IPI: “We’ll vigorously defend our exclusive rights”

There were rumours the operator would give up its exclusive rights on the island.
There were rumours the operator would give up its exclusive rights on the island.

The Saipan casino operator has said it can’t pay its US$15.5 million annual licence fee due to the economic impact of the pandemic.

Northern Mariana Islands.- Imperial Pacific International (IPI) has denied media reports that it is on the verge of giving up its exclusivity rights for all gambling on Saipan.

The company said in a statement published by Marinas Variety: “To the contrary, IPI will vigorously defend our exclusive rights to all gaming. IPI believes that all gaming activity, such as video poker machines and e-gaming, should be under the exclusive gaming license of IPI and be subject to the oversight of the Commonwealth Casino Commission.”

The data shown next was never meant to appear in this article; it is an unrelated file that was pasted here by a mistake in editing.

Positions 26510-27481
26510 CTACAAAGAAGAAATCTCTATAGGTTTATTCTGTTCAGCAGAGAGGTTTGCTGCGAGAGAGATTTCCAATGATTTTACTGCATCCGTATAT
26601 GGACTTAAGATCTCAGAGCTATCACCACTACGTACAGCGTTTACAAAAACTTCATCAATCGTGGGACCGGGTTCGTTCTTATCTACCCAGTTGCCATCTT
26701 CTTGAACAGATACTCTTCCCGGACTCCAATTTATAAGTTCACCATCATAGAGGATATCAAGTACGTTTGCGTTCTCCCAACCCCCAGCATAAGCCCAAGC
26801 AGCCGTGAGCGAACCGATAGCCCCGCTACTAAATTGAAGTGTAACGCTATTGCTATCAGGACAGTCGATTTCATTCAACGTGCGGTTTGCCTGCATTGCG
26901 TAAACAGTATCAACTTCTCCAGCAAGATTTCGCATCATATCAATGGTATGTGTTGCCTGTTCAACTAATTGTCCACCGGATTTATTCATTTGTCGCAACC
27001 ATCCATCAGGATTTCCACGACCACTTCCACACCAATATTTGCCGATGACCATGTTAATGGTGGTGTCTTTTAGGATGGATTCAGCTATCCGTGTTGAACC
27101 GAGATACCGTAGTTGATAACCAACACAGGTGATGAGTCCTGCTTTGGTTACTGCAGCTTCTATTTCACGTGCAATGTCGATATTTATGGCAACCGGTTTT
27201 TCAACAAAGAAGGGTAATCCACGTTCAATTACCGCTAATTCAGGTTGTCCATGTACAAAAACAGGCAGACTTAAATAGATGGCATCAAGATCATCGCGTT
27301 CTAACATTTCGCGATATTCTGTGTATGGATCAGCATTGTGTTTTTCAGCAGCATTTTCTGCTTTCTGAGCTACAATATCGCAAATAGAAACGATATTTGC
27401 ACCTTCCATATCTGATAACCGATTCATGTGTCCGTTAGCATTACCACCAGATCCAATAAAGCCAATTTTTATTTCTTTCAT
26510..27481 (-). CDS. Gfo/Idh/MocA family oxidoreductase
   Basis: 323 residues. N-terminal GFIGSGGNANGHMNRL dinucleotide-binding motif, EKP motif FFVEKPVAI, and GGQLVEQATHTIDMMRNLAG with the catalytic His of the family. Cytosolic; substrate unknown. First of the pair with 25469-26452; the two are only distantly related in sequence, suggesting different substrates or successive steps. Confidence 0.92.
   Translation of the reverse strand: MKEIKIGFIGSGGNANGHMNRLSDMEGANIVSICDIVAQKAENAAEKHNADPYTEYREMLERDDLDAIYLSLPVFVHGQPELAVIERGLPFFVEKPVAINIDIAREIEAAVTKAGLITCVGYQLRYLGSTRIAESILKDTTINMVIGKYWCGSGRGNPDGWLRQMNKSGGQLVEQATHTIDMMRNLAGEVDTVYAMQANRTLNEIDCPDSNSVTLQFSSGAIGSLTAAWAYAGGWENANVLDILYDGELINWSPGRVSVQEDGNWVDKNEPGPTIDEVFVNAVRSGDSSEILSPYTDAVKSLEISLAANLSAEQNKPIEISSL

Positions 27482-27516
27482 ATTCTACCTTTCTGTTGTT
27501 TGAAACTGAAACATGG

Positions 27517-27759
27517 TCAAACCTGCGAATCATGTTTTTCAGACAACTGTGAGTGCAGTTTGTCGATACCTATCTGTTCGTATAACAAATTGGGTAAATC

IPI’s casino licence and exclusivity is subject to a US$15.5 million annual licence fee which was due on August 12.

The operator’s CEO, Donald Browne, sent a letter to the Commonwealth Casino Commission (CCC) the day before requesting an abatement due to the hit the firm’s finances took from the pandemic. But the CCC’s chairman Edward DeLeon Guerrero insisted that “IPI needs to fulfil its obligations.”

The conflict prompted the rumours about IPI giving up its exclusivity rights as it was unable to pay for the licence fee this year.

IPI is currently going through the sixth year of its arrangement, and in its statement requested that the government “consolidate all gaming activity under one regulatory framework as promised.”

In a media interview, House Minority Leader Edwin Propst said that if IPI fails to pay its licence fee, then its exclusivity should be revoked.

In a separate interview, House Gaming Committee Chairman Ralph Yumul said there is a process to be followed before the license can be revoked for lack of payment.

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